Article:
From Tuesday June 20th to Friday June 23rd, NHBS attended the business meeting of the European Botanical and Horticultural Libraries Group, or EBHL for short. This annual conference brings together librarians from academic libraries and herbaria for several days of talks and behind-the-scenes tours. For NHBS, this is always a valuable occasion to meet and speak to some of our key customers in person, both from Europe and the USA. This year, the meeting took place in London and was co-organised by four institutes: The Natural History Museum, London; The Royal Botanic Gardens, Kew; The Linnean Society of London, and The Royal Horticultural Society. So, what happens at such a meeting?
This year’s theme was “plant humanities”, resulting in an eclectic mixture of talks from, not just librarians, but also historians and arts and humanities scholars. For example, medieval historian Isabel Davis talked about digitisation of collections and the drawbacks and advantages that come with dealing with scanned documents rather than the originals. Mark Nesbitt and Kiri Ross Jones both related the experience of Kew in developing an interdisciplinary research programme with external partners in fields outside of botany. A recurrent theme in several of these talks was how botanical gardens are dealing with their origin and history as colonial institutes, and the legacy of their collections that have been built with objects taken from other countries. Given today’s discussions and debates around decolonisation, this is, understandably, a topic that requires serious attention, and humanities scholars and historians can often bring new perspectives and ideas to the table. Palace of Palms author Kate Teltscher, for example, spoke about a new project she is working on that will reexamine the history of Kew, which might just result in another book.
This conference also saw a break-out session, chaired by Dr Anna Svensson from Uppsala University, on a topic of particular interest to archivists: the presence of pressed plants, or traces thereof, inserted in old books. She is studying these as part of a three-year research project to identify why people did this, how it relates to the development of early bound herbaria (books known as horti sicci, the plural of hortus siccus), and what conservation challenges they pose for archivists and librarians.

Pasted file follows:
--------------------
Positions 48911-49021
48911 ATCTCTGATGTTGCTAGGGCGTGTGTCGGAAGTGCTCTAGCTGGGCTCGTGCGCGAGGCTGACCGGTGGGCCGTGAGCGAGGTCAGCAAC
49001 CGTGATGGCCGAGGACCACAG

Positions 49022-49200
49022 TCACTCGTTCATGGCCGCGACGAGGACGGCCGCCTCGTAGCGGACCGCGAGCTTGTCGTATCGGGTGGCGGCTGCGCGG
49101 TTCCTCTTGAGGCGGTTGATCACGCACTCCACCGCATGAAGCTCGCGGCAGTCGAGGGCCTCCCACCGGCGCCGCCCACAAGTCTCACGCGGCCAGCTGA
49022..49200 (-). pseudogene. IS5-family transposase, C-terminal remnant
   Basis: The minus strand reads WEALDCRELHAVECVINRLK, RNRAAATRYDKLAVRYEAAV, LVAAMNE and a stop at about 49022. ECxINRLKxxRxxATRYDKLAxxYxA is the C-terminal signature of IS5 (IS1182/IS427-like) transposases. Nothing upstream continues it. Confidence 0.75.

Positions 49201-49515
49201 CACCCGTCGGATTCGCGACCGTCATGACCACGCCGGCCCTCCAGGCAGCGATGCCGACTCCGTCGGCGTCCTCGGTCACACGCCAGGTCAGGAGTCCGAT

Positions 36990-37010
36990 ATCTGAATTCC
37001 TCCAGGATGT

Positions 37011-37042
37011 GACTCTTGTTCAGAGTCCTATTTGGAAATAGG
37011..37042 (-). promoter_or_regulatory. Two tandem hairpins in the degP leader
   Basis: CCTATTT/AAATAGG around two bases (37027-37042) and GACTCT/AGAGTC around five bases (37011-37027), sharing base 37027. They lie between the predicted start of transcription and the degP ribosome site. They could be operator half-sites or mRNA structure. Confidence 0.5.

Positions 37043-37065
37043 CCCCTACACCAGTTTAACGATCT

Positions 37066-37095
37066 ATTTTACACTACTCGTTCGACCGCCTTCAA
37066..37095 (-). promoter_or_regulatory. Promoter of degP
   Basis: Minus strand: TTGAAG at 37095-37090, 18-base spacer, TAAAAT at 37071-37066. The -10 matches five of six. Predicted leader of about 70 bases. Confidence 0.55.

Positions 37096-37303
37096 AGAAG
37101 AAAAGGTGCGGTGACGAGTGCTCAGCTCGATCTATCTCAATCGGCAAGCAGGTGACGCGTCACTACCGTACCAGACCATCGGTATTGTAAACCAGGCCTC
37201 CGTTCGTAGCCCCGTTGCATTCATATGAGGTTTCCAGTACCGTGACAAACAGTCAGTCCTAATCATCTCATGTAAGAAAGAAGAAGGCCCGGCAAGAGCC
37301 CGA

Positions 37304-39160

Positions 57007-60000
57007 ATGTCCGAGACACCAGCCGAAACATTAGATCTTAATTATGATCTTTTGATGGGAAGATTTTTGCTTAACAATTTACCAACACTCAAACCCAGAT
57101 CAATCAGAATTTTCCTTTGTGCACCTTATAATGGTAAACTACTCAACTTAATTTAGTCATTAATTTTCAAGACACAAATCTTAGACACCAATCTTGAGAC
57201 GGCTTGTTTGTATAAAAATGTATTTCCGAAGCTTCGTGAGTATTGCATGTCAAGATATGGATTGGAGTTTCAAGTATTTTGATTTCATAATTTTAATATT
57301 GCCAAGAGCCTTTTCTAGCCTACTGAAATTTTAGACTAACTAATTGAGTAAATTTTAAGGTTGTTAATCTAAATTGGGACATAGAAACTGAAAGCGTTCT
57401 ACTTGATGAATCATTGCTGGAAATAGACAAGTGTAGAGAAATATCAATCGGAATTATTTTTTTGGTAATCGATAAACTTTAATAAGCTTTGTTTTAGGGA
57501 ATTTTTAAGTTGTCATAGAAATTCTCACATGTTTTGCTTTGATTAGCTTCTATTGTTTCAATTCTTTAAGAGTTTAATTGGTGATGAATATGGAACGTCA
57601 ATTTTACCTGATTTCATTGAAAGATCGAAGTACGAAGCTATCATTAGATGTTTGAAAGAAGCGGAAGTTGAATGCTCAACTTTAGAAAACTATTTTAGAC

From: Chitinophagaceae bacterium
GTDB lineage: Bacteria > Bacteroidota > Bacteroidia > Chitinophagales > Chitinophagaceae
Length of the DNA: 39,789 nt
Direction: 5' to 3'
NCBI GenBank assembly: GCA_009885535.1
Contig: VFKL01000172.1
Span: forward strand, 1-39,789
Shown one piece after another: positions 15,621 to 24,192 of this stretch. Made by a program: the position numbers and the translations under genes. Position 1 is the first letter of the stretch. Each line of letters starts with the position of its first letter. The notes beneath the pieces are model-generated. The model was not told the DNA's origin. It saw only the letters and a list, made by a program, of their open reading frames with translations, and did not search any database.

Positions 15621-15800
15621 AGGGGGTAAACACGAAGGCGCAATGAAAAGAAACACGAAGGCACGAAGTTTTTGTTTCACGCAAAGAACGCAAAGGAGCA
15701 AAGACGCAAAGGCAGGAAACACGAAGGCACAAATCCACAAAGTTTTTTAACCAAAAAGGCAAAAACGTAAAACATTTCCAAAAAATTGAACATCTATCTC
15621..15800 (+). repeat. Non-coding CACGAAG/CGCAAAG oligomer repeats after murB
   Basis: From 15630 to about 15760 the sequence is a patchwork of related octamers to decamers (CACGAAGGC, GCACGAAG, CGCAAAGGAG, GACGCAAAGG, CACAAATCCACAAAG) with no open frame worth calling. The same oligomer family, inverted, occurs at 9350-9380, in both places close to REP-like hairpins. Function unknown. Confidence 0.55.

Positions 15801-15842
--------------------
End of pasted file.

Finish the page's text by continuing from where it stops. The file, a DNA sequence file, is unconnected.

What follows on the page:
Alongside this busy programme of talks, during the afternoons the organisers had arranged behind-the-scenes tours around parts of the collections of all four institutes that are normally not accessible to the public. As such, on Tuesday I was able to marvel at Sir Hans Sloane’s collection of bound herbarium books that are held at the NHM in London. Not only did he put together some of these himself, later in life he bought or inherited collections of other people, resulting in over 200 large volumes with pressed plants from around the world. In the evening, I stood right next to a Wardian case during a tour of the Chelsea Physic Garden. Wednesday I admired some remarkable archival material at Kew (and enjoyed their treetop walk), while on Thursday I marvelled at the large collection of original manuscripts and books from Carl Linnaeus that are held in the basement room of the Linnean Society. This included a copy of an early edition of the Systema Naturae that has his handwritten annotations all over the margins. Friday the whole group took a coach to RHS Wisley, just outside of London, where we toured both the original research buildings and the brand-new library and herbarium of this remarkable horticultural institute.
We would like to thank the organisers of this year’s conference, in particular Isabelle Charmantier and Will Beharrell who headed it all up. NHBS is looking forward to next year’s meeting and welcomes opportunities to develop closer ties with some of the professional and amateur organisations that we count amongst our customers, whether through attendance or sponsorship. Do not hesitate to reach out to us.